Ideas for improving free cash flow in retail

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Working in private equity there is always a strong focus on free cash flow (FCF) as a key performance indicator of the financial health and performance of the business so I have set out in this blog a brief description of what FCF is and some of the methods I have used with retail clients to help preserve or enhance it.

What is FCF?

FCF represents the cash a company generates after accounting for cash outflows to support operations and maintain its capital assets. Unlike earnings or net income, free cash flow is a measure of profitability that excludes the non-cash expenses of the income statement and includes spending on equipment and assets as well as changes in working capital from the balance sheet.

Interest payments are excluded from the generally accepted definition of free cash flow. Investment bankers and analysts who need to evaluate a company’s expected performance with different capital structures will use variations of free cash flow like “free cash flow for the firm” and “free cash flow to equity”, which are adjusted for interest payments and borrowings.

In the following sections we look at three ways to improve free cash flow in a retail business.

Options for improving FCF in retail:

Defending or preserving FCF positions over the past year has been a key theme in bricks and mortar retail. Three key strategies that we have deployed in assisting retailers through this period have been renegotiation, stock & range optimisation and assessing the way in which you pay for and finance the business. We discuss each of these in the sections below.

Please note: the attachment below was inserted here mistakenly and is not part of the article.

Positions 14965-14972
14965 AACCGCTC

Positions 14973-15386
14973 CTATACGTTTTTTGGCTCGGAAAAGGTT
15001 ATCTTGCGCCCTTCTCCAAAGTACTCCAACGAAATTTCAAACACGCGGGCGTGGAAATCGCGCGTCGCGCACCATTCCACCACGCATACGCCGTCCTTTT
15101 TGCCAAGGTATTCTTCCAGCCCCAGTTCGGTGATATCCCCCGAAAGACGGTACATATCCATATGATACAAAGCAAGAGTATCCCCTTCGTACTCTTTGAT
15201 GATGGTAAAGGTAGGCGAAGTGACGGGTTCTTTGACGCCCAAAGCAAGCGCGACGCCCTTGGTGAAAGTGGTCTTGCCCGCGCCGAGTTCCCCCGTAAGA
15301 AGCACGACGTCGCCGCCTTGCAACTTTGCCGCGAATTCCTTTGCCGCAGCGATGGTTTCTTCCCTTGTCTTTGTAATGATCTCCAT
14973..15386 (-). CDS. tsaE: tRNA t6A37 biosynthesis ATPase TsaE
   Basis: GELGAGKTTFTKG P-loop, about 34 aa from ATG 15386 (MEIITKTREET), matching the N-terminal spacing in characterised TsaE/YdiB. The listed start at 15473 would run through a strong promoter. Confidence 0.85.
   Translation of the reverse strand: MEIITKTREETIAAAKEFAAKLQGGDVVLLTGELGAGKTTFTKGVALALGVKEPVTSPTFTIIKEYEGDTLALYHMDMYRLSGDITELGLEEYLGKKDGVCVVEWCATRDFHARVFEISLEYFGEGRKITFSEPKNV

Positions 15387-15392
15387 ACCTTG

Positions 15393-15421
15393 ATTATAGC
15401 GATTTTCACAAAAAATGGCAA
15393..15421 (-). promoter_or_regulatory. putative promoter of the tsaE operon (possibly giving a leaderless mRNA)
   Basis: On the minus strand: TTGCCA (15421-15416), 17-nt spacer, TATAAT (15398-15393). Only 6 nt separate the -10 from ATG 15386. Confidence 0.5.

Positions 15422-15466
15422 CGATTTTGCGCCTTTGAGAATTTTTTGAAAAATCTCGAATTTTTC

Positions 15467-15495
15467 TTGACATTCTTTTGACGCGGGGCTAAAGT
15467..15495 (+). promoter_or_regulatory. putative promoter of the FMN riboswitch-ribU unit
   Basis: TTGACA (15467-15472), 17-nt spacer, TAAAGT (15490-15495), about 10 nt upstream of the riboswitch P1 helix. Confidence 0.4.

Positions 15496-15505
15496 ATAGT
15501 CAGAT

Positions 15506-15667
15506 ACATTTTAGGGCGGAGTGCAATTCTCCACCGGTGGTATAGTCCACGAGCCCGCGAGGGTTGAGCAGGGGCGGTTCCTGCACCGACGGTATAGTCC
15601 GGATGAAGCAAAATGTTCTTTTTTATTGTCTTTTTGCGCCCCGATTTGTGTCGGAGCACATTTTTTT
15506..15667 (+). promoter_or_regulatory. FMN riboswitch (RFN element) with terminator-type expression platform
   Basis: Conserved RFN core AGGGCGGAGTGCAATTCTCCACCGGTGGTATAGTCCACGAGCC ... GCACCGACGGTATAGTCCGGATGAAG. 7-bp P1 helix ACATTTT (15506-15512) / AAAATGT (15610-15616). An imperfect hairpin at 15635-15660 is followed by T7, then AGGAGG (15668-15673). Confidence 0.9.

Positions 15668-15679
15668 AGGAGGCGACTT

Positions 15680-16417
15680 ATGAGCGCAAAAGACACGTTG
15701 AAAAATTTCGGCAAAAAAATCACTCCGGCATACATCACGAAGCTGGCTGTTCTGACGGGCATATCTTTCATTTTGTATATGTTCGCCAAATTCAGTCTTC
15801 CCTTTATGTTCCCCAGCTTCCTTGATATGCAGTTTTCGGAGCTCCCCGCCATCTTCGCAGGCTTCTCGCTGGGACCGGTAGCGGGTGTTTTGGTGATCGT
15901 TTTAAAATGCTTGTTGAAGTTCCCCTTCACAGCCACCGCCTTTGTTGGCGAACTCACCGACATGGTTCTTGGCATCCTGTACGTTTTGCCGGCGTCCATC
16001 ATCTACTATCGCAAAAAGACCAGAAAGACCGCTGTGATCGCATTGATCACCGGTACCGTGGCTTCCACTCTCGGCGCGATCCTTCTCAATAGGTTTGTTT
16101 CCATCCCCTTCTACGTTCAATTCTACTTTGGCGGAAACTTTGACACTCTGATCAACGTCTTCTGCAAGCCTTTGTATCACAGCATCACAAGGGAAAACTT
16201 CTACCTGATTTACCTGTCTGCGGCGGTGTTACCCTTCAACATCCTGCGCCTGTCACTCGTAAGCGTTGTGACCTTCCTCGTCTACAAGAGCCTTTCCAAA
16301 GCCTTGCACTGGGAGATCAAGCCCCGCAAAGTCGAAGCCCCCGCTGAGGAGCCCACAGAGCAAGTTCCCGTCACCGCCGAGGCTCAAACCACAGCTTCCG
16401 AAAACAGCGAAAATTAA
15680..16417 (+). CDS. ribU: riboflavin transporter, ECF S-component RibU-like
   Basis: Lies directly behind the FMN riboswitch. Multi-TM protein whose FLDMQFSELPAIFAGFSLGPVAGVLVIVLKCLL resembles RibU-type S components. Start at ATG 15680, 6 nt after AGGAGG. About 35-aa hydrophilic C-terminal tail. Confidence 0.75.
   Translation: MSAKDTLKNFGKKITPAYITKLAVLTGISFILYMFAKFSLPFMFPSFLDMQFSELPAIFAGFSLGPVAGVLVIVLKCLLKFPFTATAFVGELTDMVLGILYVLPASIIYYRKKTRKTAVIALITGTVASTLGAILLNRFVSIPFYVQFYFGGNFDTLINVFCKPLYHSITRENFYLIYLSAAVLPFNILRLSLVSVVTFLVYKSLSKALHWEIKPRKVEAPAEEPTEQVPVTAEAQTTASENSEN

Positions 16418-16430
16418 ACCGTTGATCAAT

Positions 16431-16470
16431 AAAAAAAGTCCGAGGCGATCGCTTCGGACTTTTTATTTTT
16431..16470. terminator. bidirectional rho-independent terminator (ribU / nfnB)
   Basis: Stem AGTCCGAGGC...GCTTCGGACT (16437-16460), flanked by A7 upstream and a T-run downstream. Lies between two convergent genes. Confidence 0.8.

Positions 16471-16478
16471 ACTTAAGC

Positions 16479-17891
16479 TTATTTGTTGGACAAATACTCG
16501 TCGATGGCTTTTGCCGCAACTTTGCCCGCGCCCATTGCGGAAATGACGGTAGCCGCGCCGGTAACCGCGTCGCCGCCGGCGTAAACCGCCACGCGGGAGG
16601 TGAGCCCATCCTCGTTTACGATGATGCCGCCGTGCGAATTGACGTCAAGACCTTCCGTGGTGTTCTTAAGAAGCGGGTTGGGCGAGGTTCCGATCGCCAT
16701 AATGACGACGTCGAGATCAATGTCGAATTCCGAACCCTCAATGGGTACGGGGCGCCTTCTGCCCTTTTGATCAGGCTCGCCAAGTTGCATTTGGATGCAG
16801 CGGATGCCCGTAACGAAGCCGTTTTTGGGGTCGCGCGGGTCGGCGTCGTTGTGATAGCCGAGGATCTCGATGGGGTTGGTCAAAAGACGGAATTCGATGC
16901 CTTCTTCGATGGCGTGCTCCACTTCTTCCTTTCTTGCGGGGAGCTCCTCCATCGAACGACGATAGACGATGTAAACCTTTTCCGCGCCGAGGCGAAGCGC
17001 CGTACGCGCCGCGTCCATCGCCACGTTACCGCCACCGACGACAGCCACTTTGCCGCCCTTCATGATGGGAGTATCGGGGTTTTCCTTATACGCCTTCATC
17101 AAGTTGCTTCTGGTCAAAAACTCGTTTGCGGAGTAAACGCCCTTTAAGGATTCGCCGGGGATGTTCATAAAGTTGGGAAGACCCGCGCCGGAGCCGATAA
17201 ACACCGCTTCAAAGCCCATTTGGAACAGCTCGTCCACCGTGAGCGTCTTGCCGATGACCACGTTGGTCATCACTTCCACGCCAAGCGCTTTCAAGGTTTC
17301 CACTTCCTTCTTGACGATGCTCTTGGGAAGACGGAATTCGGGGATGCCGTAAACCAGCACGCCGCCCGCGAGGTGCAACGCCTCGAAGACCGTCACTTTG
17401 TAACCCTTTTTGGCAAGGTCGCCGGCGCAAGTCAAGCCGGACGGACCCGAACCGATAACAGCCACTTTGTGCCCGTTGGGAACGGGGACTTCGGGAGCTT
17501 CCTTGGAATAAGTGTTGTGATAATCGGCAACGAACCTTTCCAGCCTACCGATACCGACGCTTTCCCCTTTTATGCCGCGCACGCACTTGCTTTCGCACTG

1. Renegotiation

Over the past year bricks & mortar retailers have had to shut-up shop for many months with the consequent drop in sales hitting the top line dramatically. Whilst furlough schemes and government loan packages have taken much of the sting out of this situation the bricks and mortar retailers have still been left with hefty rent bills to pay. This has resulted in the closure of a number of prominent retailers who were not able to service the rent obligations on their retail estates but it has, and because of some of these high profile closures, presented the opportunity for renegotiation of terms. Landlords have found themselves moving rapidly from a position of strength to that of weakness faced by the fear of a systemic abandonment of the high street.

Change of tenants is a risky and expensive time for landlords due to the need to invest in their properties to attract new tenants, the potential for void periods, the need to employ various types of intermediary to handle the process of getting new tenants in place and the temporary devaluation of their estates due to lack of occupancy. In situations such as the one we have seen for the past year, there is the added threat of systemic vacancy where swathes of the high street are unoccupied and become run down which puts off new would-be tenants and makes it harder to command market prices per square foot. For all these reasons it is preferable for landlords to maintain existing tenants than find new ones. The tenant in turn can press home their advantage by obtaining a better deal for the remainder of the tenancy which can have a major positive impact on FCF. This might include the introduction of a new and substantial rent free period as well as lower rent and better terms such as around dilapidations and other charges that may be levied during or towards the end of the tenancy.